First Midwest Hospital Maker Space for Nurses
I run the first nurse-led hospital makerspace in the Midwest! What does this mean? Generate is a physical space on the main level of the hospital where team members can come to develop, create, or brainstorm about ideas they have.
Rose Hedges, DNP, RN
Nursing Research & Innovation Coordinator
What do you do?
I run the first nurse-led hospital makerspace in the Midwest! What does this mean? Generate is a physical space on the main level of the hospital where team members can come to develop, create, or brainstorm about ideas they have. We are different than most innovation labs in that the projects are completed by the person with the idea. We are not an idea drop off station; we teach new skills that enable clinicians to create.
What does a typical day look like?
Whether picking up a shift working in the ICU or in my role as the nursing research and innovation coordinator every day is different. One day I am caring for the some of our sickest patients and on another I get to inspire and create. For example, I could start my day helping a nurse from our flight team create a solution to freezing IV tubing on the helipad to helping a patient create a customized weighted baby for her own outpatient physical therapy. Then I could be teaching computer aided design (CAD) to a nurse that wants to create a 3d printed urinal holder for bedside tables.
Rose, are you an engineer? You can CAD?
No, I am not an engineer and I learned to CAD through my journey of opening our makerspace. I had no formal training but learned through exposure and lots of practice. This is one of my favorite things I get to do in my role, I teach new skills to nurses that are not traditionally taught in nursing school.
Growing up in small town Iowa I found myself naturally drawn to tinkering, to pass the time. My mother would have said I have broken wing syndrome, I naturally gravitate to broken things, from animals, friends, a process, or a patient. I have always had been drawn to fix and repair. Being raised to follow my curiosity is also what landed me where I am today. I started my nursing innovation journey by exploring the idea of using innovation as an engagement tool in nursing. During this search I ran across this article uncovering the history of nursing innovation from decades ago. From here I connected with the authors and a relationship was born where I partnered with MakerHealth to implement a mobile innovation lab at my hospital, where I began my life’s work of connecting nurses to the tools and space where they can bring their ideas to life.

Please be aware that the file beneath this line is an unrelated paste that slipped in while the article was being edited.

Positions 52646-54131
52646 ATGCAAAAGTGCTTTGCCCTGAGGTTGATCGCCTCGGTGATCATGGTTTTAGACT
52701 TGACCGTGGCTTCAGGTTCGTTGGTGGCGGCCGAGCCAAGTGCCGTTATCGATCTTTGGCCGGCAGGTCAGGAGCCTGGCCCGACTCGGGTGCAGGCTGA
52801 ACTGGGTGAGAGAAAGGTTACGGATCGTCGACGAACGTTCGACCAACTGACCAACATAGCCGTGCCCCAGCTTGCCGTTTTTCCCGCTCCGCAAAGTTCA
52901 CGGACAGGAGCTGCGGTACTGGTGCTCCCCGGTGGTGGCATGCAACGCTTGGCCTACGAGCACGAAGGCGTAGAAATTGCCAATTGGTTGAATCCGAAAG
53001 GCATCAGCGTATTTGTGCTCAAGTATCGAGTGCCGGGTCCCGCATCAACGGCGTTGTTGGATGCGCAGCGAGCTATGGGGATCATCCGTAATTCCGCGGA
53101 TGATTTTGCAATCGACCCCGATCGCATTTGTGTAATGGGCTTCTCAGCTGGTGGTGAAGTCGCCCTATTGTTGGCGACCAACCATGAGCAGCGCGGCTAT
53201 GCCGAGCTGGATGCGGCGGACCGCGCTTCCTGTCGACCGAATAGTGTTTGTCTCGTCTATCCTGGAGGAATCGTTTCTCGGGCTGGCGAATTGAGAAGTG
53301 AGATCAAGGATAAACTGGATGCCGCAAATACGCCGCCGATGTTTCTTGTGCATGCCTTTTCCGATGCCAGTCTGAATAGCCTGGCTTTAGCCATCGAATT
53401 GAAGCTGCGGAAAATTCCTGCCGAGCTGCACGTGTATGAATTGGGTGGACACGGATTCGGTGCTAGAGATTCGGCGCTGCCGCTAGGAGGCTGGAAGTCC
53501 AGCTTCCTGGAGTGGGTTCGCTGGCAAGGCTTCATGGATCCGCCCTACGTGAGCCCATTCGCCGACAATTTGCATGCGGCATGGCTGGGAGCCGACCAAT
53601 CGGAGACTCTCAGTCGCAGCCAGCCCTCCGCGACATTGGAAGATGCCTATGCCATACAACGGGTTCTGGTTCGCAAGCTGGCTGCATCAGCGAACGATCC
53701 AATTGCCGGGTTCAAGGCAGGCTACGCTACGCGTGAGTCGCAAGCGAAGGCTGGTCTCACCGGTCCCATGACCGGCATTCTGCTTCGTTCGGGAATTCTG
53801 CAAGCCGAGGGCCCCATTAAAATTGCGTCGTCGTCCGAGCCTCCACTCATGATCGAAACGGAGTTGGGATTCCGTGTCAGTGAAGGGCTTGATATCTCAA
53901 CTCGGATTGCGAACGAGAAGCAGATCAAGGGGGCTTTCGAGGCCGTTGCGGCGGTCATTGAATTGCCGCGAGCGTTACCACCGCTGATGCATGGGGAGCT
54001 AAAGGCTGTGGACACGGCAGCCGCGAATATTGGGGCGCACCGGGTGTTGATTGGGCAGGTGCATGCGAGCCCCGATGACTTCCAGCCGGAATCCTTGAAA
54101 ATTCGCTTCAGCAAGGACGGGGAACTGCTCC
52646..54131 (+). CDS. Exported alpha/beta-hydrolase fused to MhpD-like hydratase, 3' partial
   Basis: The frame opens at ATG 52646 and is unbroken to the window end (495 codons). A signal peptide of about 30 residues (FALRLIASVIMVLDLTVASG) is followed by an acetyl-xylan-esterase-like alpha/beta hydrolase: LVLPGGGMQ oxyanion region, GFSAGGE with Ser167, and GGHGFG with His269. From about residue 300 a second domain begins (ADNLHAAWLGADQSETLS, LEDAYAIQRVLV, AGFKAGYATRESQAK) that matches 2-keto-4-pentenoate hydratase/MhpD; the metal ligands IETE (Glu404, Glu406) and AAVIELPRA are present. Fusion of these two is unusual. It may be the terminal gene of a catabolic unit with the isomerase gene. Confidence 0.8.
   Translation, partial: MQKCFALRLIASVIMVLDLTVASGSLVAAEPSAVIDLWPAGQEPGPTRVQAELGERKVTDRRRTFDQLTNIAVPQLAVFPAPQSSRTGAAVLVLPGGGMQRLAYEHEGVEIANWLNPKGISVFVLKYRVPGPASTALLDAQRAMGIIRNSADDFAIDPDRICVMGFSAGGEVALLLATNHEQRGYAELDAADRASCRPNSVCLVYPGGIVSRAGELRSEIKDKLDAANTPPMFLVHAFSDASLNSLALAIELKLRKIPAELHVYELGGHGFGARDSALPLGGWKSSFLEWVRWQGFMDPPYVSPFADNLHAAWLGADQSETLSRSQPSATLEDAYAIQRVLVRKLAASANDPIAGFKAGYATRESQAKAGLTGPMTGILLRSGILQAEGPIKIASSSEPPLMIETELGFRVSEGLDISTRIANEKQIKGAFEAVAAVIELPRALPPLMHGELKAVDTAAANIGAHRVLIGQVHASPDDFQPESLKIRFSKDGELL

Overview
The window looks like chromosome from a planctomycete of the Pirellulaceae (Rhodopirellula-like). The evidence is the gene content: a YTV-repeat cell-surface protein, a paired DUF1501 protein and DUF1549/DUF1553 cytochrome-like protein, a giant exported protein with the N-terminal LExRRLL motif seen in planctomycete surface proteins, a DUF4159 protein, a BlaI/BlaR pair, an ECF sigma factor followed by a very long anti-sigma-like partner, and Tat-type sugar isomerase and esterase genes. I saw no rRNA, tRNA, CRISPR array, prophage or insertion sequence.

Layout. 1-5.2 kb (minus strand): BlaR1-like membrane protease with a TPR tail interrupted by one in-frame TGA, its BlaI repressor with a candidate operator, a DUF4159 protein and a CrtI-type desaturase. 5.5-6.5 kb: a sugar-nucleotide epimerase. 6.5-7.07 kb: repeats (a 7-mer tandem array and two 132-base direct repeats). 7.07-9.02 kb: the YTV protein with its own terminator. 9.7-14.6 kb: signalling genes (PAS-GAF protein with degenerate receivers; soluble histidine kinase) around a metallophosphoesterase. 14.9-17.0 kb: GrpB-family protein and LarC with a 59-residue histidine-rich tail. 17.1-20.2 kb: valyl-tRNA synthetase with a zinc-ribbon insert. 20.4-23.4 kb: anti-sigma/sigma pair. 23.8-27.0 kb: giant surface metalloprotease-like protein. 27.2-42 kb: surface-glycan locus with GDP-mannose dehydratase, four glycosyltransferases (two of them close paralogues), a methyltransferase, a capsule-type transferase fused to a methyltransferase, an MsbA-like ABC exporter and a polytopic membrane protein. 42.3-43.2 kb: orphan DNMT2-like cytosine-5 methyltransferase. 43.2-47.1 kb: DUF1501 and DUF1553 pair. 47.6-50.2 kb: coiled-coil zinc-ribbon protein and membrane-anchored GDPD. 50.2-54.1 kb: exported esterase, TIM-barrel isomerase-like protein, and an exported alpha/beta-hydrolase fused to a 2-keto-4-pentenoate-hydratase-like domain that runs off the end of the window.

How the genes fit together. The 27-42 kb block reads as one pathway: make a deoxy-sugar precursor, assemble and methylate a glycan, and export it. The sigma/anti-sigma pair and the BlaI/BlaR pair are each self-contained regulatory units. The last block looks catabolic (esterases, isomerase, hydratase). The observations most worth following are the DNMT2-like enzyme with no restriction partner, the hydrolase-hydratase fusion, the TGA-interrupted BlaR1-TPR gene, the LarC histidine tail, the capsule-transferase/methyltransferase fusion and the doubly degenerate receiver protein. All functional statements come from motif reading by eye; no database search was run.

What happened next:
- Ran a mobile innovation program for 18 months building a portfolio of projects created by nurses and other clinicians.
- Saw firsthand that nurses have ideas and we need to give them space to work on them, whether virtually or physically.
- I worked with my chief nurse executive to create a business plan to implement a permanent makerspace in the hospital; we pitched the idea to our hospital foundation and were approved!
- Generate opened in 2019!
- Global pandemic… how did we respond?
- Do the work.
- Google Lyla Olson
- Don’t shut down magic carpet ideas. Listen to all ideas and explore options, let the inventor come to the realization that perhaps their idea isn’t going to work, they will come to an alternative.
- Not all innovative work is a giant life changing device, single patient impact projects are just as important.